Wednesday, December 4, 2013

Mo’ Money, Mo’ Problems

Peace Corps is hard. Development work is harder. There are things that we do to ourselves to make our lives more complicated, drinking too much and having a hangover when it is already 100°F, and there are things that the world does to us and make us wonder why, such as people stabbing your already overworked donkey, but I will elaborate more on that later. With all these things being said when work is going well or, more or less, your way, it is something to celebrate and appreciate. When you find yourself in this rare ideal you tend to see, not just look at, the sunrises on your morning run, savor the lunch that you eat probably five times a week or play with the kids in your compound a little more; everyone benefits!
While work has been about as busy as ever and though it still does not compare to a busy schedule in my previous life it feels good to be on the move again. My trash project has all of a sudden stumbled upon financing from a few sources which seems typical as far as timing because I have been working my entire service to get funding without writing another grant and I finally find it once my service is in the last stretch; 1) the city contributed 100,000CFA (about $200), 2) we were fortunate enough to add one of the local pharmacies to our list of clients which also just so happens to be owned by the richest person in Velingara and insists to pay more than 3x the service fee, 3) Sodefitex, an international cotton company with a local bureau, promised funding if we write an official request for donations and 4) we may have found financing from the US Embassy to install public dumpsters throughout Velingara.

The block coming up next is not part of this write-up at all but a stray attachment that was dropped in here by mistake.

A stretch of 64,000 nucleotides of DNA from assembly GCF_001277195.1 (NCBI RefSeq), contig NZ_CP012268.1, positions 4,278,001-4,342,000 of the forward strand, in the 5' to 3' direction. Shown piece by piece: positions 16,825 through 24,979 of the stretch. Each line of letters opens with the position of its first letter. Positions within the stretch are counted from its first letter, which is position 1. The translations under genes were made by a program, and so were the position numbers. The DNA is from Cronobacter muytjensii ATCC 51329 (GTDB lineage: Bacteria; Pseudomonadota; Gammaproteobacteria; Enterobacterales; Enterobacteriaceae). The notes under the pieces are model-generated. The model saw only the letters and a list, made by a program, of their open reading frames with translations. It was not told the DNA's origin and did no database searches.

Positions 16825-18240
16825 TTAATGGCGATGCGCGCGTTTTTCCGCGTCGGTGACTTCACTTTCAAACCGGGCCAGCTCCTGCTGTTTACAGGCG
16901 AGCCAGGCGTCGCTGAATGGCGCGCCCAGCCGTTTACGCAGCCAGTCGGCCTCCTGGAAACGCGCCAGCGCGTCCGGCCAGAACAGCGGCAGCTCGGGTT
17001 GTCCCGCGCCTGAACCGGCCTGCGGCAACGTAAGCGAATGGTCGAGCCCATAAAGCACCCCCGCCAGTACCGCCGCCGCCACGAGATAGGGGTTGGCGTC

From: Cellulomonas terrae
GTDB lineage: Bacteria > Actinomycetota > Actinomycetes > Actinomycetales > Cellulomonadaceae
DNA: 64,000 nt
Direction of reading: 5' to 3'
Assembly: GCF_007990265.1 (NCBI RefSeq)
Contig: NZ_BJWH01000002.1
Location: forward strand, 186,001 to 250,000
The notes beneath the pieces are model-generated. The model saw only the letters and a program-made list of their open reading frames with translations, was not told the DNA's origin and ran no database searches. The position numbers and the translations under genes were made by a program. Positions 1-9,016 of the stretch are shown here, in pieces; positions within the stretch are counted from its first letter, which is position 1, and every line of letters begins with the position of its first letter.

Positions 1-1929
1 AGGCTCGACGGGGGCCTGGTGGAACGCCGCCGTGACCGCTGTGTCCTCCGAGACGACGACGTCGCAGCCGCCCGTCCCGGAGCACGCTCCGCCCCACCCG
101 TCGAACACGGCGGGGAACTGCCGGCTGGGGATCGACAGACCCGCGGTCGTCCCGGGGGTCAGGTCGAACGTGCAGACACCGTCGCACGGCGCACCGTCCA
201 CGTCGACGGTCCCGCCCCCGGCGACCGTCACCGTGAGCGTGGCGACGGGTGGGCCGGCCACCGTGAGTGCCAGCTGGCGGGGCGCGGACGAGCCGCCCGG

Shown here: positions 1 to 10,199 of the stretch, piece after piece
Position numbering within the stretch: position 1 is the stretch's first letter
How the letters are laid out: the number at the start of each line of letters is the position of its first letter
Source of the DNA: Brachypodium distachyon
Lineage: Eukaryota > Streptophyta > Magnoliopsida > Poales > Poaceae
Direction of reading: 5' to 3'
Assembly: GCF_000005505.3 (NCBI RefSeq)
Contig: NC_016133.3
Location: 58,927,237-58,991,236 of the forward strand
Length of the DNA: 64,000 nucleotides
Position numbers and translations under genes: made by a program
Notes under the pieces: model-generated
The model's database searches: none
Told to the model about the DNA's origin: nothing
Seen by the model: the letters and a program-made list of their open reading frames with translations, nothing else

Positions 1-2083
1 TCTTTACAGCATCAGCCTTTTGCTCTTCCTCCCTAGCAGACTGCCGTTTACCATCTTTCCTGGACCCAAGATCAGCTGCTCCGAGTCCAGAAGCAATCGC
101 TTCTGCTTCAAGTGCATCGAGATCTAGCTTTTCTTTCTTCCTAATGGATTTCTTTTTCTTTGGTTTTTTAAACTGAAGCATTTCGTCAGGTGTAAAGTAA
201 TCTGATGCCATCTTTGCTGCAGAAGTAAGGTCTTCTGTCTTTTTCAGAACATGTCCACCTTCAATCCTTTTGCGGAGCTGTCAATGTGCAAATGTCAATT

With the good things come the bad and like a famous rapper once said, “mo money, mo problems.” We are now faced with the ever so daunting question of what to do with our new found wealth. Buying a new donkey is top of the list at the moment ever since someone decided to slice into her back leg with who knows what when she was eating the other day forcing her to visit the vet to get the wound cleaned out which I think she is less than thrilled about. We already considered her over-worked but since we were always financially unable to buy another donkey we just sort of
Donkey getting the best medical care Velingara has to offer!
hoped for the best I guess. Donkeys apparently run for about 50,000CFA (about $100), which cuts a large piece of the already small pie given to us by the community but we will consider it as an investment in the business. The rest of the money will be put in the bank so that we have money to fall back on as it’s needed, like during dry season and donkey food is so expensive that she is eating most of our profits. Amadou has expressed a few things that we can buy but I am keeping him grounded, I think.